MOST women in Fiji are diagnosed with cervical cancer around the age of 50 years and usually survive for six months only, the Ministry of Health has revealed.
And all sexually-active women are at risk of contracting the Human Papillomavirus (HPV) regardless of their ethnicity, traditional role or culture.
Deputy secretary of public health Doctor Josefa Koroivueta said studies showed 80 per cent of sexually-active men and women would have been exposed to a type of HP virus at some point of their lives.
He said women needed to go for Pap smear screening every three years to check if they had been exposed to HPV which caused 70 to 80 per cent of cervical cancer in Fiji.
"With regular Pap smear screening changes to the cervix can be detected early and treated before they turn into cancer," Dr Koroivueta said.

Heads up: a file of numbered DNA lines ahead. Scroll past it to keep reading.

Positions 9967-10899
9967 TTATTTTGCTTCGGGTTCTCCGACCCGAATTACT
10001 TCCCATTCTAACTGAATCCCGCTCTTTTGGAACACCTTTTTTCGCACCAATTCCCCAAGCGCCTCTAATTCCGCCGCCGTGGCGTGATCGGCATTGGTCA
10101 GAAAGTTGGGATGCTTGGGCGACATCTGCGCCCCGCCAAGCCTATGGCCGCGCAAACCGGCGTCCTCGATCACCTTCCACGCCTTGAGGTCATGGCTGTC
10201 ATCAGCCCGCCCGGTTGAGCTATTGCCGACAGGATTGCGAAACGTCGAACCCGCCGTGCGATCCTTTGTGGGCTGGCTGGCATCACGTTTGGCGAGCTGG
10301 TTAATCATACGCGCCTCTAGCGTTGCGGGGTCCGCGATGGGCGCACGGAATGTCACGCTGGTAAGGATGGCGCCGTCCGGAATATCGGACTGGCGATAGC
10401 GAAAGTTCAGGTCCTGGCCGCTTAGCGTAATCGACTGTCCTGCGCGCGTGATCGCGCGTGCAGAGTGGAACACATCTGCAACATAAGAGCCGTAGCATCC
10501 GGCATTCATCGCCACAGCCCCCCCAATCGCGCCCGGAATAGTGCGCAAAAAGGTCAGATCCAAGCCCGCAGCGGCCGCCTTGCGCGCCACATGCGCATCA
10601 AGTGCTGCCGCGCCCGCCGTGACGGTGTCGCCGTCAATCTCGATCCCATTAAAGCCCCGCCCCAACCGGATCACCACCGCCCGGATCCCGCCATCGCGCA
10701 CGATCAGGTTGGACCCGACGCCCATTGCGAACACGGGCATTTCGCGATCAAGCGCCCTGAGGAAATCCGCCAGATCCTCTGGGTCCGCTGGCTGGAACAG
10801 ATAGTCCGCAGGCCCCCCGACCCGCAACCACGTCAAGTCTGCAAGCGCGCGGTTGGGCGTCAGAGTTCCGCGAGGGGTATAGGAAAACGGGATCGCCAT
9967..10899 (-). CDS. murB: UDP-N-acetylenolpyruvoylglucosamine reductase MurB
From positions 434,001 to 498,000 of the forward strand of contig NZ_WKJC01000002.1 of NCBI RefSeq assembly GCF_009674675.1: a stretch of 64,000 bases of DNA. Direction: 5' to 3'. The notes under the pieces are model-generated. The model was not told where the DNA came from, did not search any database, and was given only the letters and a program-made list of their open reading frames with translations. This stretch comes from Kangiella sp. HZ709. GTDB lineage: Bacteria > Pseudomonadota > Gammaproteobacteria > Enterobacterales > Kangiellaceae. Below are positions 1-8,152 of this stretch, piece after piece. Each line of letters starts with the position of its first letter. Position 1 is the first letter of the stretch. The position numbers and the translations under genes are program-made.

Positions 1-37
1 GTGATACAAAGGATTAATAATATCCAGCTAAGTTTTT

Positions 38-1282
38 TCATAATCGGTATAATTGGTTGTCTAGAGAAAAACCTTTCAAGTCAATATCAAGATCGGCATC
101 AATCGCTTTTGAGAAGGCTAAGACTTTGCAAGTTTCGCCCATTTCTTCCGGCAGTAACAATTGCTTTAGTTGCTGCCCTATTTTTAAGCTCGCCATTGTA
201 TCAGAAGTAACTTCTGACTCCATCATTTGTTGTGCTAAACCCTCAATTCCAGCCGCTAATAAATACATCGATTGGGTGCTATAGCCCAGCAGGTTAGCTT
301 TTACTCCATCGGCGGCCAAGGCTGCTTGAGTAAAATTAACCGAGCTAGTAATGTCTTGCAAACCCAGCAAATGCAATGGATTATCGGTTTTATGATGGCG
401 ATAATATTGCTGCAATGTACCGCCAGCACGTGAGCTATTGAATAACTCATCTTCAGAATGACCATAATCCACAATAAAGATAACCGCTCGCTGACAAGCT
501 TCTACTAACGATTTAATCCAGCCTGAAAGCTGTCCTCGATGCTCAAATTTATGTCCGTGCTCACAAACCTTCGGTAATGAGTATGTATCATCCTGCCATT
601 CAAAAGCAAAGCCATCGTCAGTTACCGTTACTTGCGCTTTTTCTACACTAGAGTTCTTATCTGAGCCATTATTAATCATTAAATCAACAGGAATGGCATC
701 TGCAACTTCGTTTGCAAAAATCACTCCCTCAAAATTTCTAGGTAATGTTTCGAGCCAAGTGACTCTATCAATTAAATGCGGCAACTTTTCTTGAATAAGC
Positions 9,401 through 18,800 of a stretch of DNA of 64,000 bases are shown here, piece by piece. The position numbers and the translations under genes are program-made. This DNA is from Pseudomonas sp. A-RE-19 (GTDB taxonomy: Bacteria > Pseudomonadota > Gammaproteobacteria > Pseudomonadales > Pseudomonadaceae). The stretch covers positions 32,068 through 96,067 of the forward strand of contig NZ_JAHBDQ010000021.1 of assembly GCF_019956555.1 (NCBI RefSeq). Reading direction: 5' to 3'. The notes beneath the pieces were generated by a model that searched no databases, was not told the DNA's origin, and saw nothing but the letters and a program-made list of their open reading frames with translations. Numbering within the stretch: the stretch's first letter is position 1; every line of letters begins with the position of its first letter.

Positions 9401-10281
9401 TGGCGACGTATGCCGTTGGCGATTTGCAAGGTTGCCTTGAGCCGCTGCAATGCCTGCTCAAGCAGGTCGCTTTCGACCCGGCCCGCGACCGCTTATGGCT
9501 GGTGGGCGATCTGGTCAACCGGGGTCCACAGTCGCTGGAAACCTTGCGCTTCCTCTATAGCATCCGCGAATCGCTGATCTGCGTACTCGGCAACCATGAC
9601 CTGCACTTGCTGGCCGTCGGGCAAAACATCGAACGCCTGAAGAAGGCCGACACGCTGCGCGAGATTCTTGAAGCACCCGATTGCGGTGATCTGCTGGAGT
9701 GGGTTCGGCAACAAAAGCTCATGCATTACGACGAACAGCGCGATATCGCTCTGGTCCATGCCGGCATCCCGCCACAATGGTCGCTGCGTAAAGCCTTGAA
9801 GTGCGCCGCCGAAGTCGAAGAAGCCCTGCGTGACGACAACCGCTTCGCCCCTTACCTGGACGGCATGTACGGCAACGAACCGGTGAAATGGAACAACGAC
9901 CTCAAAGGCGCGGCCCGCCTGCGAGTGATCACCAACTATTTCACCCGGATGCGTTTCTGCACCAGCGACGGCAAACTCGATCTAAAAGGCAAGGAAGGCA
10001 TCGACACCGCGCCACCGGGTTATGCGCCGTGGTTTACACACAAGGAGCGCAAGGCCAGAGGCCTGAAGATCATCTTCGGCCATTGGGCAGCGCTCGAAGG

He said the main reason women did not go for screening was the fear of the unknown, which was common everywhere in the world; in addition such services may be unknown by the general community.
"Most women will clear the virus and not even know they have it," Dr Koroivueta said.
"Some women, however, will not clear the virus and this could lead to changes in their cervix."
He said if these changes were detected early by a Pap smear, they could be successfully treated.
"Cervical cancer is very difficult to treat and most women will die from it," he said.